Ben Matthews is an LGBTQ2S+ activist, speaker, and trainer. Ben has been involved with Camp Fire for seven years, first as a volunteer, then as a program manager at Camp Fire Green Country in Tulsa, OK, where he organized Oklahoma’s first ever LGBTQ2S+ summer camp session in 2018. Ben is now the Diversity, Equity, and Inclusion Specialist on the Camp Fire National team. Ben has provided LGBTQ2S+ and other cultural competency training for a variety of organizations, from medical schools and universities to international corporations and grassroots non-profits. They have experience in direct service ranging from support groups for LGBTQ2S+ youth to leading in and out of school time and community programs. Ben lives in Oklahoma with their two dogs, Daniel and Buffy.
This workshop will offer a space for participants to practice strategies for well-being and reflect on ways to integrate them into their lives. Drawing upon the program Be REAL (REsilient Attitudes & Living), we will introduce key concepts related to stress and resilience. Thereafter, we will discuss brief strategies for tuning into and grounding ourselves during moments of distress. We will also explore concepts and ways to stay connected to others and the world in an environment of constantly saddening news, including a guided metta practice. This workshop will offer participants at least three concrete practices for well-being along with guided audio recordings and videos.
Program & Training Director, Be REAL; MSW Graduate Student
The UW Center for Child & Family Well-Being
Robyn leads (she/her) leads outreach, training, research, and program development for Be REAL (REsilient Attitudes & Living) at the University of Washington (UW) Center for Child & Family Well-Being (CCFW). Alongside the CCFW team, she co-developed the program’s curriculum and has facilitated youth and staff groups since its inception in 2017. Robyn has experience facilitating wellness and mindfulness-based programs in various community and clinical settings in the US, Canada, India, and the Middle East. She has completed advanced yoga and meditation teacher training programs under the guidance of Sir TKV Desikachar at the Krishnamacharya Healing Yoga Foundation in India, The New England School of Integrative Yoga Therapeutics, and Mindfulness-Based Stress Reduction for Teens. Robyn is currently finishing a Master of Social Work at the UW.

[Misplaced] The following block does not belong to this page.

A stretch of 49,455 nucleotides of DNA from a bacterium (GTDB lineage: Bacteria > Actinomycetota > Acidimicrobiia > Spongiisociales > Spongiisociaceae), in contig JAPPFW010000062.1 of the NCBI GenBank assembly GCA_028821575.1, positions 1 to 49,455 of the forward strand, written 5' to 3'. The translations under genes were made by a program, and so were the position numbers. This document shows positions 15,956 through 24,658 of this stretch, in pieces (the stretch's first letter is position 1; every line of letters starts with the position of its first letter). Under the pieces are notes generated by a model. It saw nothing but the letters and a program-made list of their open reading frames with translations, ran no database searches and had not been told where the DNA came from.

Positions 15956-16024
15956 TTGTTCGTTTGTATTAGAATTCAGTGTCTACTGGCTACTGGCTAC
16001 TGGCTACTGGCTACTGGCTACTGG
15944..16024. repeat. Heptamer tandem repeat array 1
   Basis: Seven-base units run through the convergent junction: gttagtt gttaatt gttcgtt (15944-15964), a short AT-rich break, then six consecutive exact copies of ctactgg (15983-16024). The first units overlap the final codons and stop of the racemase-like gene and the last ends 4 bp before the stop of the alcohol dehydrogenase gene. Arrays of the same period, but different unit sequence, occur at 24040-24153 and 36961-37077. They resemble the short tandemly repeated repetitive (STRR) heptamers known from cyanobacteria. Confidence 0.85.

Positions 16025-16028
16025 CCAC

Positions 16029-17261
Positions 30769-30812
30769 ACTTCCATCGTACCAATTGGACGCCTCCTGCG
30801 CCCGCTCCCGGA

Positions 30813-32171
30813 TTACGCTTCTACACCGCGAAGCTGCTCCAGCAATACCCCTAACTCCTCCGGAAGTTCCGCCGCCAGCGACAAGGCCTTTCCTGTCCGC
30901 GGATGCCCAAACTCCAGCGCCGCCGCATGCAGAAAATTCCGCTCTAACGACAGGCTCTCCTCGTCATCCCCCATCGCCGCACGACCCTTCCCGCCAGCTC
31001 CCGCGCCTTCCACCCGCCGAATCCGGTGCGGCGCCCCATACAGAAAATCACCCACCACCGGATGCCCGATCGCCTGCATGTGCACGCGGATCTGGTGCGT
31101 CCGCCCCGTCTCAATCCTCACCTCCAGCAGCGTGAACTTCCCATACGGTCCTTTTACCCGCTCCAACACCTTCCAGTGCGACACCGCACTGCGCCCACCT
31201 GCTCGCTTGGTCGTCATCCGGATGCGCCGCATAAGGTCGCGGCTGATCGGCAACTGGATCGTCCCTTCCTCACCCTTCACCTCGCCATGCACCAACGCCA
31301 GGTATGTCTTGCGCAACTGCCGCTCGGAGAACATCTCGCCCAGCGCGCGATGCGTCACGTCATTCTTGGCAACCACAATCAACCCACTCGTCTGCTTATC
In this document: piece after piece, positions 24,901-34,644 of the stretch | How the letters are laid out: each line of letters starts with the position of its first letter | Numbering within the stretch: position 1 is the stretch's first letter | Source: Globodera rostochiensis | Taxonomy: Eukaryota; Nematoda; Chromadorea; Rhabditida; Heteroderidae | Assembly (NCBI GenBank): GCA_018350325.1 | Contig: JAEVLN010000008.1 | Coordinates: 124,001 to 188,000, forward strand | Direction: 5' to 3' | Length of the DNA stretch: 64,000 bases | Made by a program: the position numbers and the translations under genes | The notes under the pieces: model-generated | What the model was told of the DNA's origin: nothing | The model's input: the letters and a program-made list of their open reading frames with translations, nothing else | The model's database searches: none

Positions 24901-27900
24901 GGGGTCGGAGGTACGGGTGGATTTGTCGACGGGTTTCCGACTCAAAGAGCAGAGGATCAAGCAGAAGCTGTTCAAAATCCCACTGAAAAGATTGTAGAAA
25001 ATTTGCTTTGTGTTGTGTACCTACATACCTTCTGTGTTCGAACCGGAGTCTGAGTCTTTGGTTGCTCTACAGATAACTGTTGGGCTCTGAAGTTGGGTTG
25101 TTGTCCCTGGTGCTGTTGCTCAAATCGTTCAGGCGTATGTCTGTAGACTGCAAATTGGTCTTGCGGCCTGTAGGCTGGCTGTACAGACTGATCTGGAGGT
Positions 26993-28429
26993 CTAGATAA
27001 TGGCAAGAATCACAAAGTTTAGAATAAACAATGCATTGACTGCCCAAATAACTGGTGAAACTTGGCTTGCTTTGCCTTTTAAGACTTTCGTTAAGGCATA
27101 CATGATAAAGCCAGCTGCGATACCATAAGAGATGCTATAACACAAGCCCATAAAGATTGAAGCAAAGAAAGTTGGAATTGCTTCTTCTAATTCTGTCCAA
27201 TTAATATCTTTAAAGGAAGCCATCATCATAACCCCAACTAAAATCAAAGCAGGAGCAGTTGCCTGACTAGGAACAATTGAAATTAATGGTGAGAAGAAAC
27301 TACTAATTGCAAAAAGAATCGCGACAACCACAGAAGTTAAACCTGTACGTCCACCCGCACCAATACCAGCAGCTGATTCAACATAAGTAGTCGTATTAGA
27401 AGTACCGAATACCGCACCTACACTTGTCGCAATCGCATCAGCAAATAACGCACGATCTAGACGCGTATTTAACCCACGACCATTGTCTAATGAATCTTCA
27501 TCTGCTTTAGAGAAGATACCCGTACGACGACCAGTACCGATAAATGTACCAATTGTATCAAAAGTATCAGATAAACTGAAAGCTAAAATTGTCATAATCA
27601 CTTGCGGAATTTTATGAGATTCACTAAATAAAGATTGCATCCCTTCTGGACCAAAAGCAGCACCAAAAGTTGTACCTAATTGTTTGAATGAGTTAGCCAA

Graduate Student Assistant
UW Resilience Lab
Sasha Duttchoudhury (they/them) graduated from the University of Washington in 2013 with a B.A. in English. Since then, Sasha has been published in “T.I.P.S. to Study Abroad: Simple Letter for Complex Engagement” (2014) and “Moving Truth(s)” (2015), an anthology project they co-edited. Sasha has also been a South Asian Americans Leading Together (S.A.A.L.T.) Young Leaders Institute Fellow (2014) and a Voices of Our Nation’s Arts (V.O.N.A.) Fellow (2016). Sasha has presented at a number of conferences, including the “National South Asian Summit” (2015), the “National Queer Asian Pacific Islander Alliance” National Conference (2015), and “Creating Change” (2016). Currently, Sasha is a graduate student at the University of Washington School of Social Work and is focused on Clinical Practice through an internship with MEND Seattle. Additionally, Sasha is the Graduate Student Assistant with the U.W. Resilience Lab and is on the board of Sankofa Impact.